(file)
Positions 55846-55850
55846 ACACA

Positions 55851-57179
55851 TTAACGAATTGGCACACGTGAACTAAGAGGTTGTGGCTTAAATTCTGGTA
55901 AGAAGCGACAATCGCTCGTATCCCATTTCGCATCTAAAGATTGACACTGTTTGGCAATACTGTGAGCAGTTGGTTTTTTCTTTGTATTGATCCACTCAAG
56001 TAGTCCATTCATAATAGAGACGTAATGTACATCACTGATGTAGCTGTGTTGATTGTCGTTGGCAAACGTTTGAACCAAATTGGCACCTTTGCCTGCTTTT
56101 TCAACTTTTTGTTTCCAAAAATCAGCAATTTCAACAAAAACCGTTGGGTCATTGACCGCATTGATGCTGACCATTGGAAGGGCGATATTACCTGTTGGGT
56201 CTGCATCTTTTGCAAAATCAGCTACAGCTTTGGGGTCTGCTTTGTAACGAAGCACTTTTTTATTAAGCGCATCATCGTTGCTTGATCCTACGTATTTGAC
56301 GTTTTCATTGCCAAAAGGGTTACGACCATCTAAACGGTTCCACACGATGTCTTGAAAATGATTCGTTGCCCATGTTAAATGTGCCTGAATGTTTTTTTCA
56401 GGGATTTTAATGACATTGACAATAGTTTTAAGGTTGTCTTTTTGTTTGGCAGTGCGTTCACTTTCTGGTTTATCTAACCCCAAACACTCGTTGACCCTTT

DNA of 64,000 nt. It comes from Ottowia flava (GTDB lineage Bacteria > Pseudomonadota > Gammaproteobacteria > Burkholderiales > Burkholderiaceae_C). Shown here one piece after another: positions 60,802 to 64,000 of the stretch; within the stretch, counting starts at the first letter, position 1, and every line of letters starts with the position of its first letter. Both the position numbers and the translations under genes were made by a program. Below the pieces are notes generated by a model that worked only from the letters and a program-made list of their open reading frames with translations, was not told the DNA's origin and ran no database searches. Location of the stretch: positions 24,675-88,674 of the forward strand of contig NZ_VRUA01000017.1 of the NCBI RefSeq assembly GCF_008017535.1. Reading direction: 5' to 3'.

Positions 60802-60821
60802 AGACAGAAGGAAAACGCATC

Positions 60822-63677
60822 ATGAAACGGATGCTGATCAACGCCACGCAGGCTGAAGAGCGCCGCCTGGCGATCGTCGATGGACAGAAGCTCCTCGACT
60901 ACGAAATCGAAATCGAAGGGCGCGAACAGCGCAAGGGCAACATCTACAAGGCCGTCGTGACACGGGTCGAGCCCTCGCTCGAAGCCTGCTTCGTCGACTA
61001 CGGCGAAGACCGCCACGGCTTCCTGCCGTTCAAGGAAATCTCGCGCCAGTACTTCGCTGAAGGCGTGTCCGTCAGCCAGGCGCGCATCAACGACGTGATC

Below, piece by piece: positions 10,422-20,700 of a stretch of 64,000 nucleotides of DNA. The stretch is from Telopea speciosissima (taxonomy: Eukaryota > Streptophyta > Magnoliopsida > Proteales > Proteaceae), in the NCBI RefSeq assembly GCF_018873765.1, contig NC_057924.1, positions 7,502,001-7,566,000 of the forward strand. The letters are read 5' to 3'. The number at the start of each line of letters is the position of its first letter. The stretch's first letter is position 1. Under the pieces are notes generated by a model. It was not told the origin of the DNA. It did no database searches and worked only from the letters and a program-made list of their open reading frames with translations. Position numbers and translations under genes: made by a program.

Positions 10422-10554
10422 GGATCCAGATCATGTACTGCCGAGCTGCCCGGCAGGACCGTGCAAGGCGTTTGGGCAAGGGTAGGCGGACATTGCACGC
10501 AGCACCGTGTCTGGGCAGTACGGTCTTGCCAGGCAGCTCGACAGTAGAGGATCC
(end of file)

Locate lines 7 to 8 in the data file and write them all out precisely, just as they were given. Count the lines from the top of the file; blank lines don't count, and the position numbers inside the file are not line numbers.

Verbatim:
56101 TCAACTTTTTGTTTCCAAAAATCAGCAATTTCAACAAAAACCGTTGGGTCATTGACCGCATTGATGCTGACCATTGGAAGGGCGATATTACCTGTTGGGT
56201 CTGCATCTTTTGCAAAATCAGCTACAGCTTTGGGGTCTGCTTTGTAACGAAGCACTTTTTTATTAAGCGCATCATCGTTGCTTGATCCTACGTATTTGAC